Actually, our son has had a good experience with a tech school teaching him computer stuff way over my head. It’s tied into Microsoft and Cerner and other big names in the industry. They have been very good to him as he has fought for recovery from no less than four serious disabilities over the last 18 months. I hate Sallie Mae tho and we’re planning on having that paid off in another six months.


15 posted on 04/10/2011 4:16:38 PM PDT by Mercat (If it produces tax it. If it produces fast, regulate it. if it doesn't produce, subsidize it.)
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To: abb

Haha. 16 more liberals on the scrap heap. They may not be able to find a lifeline into government now either. Too bad Evan Thomas wasn’t on the list of buyouts.


16 posted on 04/10/2011 4:56:08 PM PDT by MovementConservative (Go Mariners! 2011!)
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To: abb

Getting the government on your side when you are facing a tough fight in court is a time honored technique in American business, and Kaplan and the for profit industry is no stranger to it. The usual approach is to equate the threat to Kaplan or the for profit industry with injury to society ,(i.e. Americans are uneducated and need college degrees), then exaggerate the magnitude of the problem beyond recognition ,( i.e. If we don’t educate every American we will lose control as a world power) and then claim Kaplan has the answer in online education paid for by student loans. This rhetorical strategy makes it seem as if America is hanging on by a thread to its status as world economic power . All will be lost if it is not already , unless legislation is enacted to protect this altruistic industry and provide a college degree to everyone in America at tax payer expense
The real problem ignored by the DOE is the conflict of interest between Kaplan, the for profit industry, elected officials, and the taxpayers. When the for profit industry is in trouble it has every incentive to use the political process to improve its chances of survival. Elected officials who see an opportunity to extract political contributions and other favors often are eager to help. Regulators at the DOE and accrediting bodies like the HLC are also willing participants insuring survival of the industry because their current positions and future ability to market themselves to the private sector are enhanced in this process. Elected officials and regulators know that there is a good chance the problem will get worse, but they don’t care . By the time the industries problems become to visible to be ignored and the student loan debt crisis hits they will be long gone and a new generation of elected officials and regulators in place. And for this new generation the “crisis” will present additional opportunities to search for scape goats like Ben Wilcox and rescue the industry. These efforts are then used to convince tax payers who are left to pay the bill, that the government is on their side and something is being done to bring the guilty like Kaplan University to justice.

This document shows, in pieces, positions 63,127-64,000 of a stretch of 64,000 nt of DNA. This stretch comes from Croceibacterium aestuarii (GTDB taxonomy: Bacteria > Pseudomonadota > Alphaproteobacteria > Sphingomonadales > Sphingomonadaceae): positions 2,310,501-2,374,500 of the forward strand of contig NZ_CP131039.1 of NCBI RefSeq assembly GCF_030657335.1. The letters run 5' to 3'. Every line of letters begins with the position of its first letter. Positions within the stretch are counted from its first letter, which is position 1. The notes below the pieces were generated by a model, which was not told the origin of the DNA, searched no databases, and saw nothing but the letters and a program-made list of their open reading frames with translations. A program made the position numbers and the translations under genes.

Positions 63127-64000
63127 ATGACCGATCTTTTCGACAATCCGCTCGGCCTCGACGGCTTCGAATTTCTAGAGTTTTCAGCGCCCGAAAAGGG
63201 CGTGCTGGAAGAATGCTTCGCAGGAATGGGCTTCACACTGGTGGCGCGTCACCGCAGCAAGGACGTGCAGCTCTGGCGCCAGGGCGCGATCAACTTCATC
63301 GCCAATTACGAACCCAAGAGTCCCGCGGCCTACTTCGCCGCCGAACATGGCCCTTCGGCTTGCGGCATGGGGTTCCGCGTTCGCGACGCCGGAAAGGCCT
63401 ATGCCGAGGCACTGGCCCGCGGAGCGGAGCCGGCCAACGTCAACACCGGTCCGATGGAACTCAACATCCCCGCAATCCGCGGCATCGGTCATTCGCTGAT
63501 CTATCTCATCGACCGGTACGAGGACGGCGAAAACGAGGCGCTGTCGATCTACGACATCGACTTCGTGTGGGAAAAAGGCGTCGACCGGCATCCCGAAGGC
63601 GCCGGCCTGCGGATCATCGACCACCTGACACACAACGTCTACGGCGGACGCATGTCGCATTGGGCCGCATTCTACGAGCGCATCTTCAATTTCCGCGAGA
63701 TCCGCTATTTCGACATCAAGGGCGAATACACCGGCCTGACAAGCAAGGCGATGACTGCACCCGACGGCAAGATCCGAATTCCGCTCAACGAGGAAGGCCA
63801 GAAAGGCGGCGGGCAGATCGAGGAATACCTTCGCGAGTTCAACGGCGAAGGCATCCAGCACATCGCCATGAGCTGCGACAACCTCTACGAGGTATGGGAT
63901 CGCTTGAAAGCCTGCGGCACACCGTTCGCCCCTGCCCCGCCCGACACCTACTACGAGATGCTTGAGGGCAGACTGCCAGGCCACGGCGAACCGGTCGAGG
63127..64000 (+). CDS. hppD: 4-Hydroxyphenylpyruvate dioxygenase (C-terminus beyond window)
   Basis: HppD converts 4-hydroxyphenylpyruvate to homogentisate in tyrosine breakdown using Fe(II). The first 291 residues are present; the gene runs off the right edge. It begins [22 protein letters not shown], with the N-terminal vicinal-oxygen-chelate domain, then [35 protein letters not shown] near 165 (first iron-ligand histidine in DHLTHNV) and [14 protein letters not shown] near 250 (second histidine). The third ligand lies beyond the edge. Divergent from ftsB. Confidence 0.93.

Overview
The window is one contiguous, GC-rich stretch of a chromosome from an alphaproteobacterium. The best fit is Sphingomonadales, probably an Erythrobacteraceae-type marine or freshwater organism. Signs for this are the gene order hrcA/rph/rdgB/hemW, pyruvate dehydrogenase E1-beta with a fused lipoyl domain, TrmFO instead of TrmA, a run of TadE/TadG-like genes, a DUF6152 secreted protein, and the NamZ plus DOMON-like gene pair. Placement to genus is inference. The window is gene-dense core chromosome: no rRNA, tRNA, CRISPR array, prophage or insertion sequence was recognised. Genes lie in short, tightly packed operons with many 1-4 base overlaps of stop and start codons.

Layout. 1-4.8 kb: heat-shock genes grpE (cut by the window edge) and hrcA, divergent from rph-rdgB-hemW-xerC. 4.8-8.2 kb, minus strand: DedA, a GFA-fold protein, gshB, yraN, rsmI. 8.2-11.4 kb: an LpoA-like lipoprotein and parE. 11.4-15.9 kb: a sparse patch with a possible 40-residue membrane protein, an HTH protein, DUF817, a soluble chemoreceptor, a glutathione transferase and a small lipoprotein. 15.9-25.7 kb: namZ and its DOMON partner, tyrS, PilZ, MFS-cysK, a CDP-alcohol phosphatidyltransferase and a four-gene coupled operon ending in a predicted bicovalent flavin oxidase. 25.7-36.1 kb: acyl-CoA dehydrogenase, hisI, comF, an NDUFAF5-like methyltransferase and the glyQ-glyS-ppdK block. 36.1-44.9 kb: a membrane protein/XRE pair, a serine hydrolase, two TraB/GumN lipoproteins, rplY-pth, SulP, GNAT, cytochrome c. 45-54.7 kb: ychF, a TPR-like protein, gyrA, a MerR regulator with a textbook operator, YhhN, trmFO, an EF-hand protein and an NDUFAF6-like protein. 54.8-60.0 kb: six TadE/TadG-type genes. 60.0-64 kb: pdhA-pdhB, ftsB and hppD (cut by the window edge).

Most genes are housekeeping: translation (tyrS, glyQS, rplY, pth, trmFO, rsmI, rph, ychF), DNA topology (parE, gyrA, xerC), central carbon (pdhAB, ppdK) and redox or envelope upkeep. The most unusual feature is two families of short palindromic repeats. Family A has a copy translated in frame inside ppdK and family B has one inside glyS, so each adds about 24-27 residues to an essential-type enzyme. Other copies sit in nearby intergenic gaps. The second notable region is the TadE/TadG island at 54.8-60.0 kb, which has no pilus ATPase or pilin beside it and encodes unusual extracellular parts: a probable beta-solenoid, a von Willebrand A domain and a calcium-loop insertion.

The message is clear, don’t be a whistleblower, if you do the FBI will come and silence you. We must put an end to FBI and political repression in this county. For too long the FBI and big business have used their power and influence to silence people who expose the crimes of big business.
The for profit education industry in the United States is a highly sophisticated, diversified, activity that annually drains billions of dollars from Americas economy by unlawful conduct.
The question is, should the U.S. taxpayer continue to subsidize the for profit education industry and government backed student loans when so much fraud goes unchecked by the courts?
The case against me was nothing more than retaliation by Kaplan University against a whistleblower that caught them defrauding their students and the tax payers out of over a billion dollars in a student loan scam.
The main lesson here is the need to be vigilant to guard against the arbitrary exercise of power by the government against whistleblowers when they threaten the economic establishment of big business.
I just pray that the lord Jesus Christ will allow this to encourage Judge Patricia Seitz in Miami to use the evidence I produced to dispense justice for the US tax payers and students who have been defrauded out of hundreds of millions of dollars by Kaplan College and The Washington Post criminal enterprise.
I will continue to cooperate with the OIG and Department of Justice to recover the millions stolen by Kaplan University from its students and the US tax payers.
Ben Wilcox


17 posted on 04/19/2011 8:12:55 PM PDT by Bhwilcox (The trials of Kaplan Higher Ed and the education of The Washington Post Co.)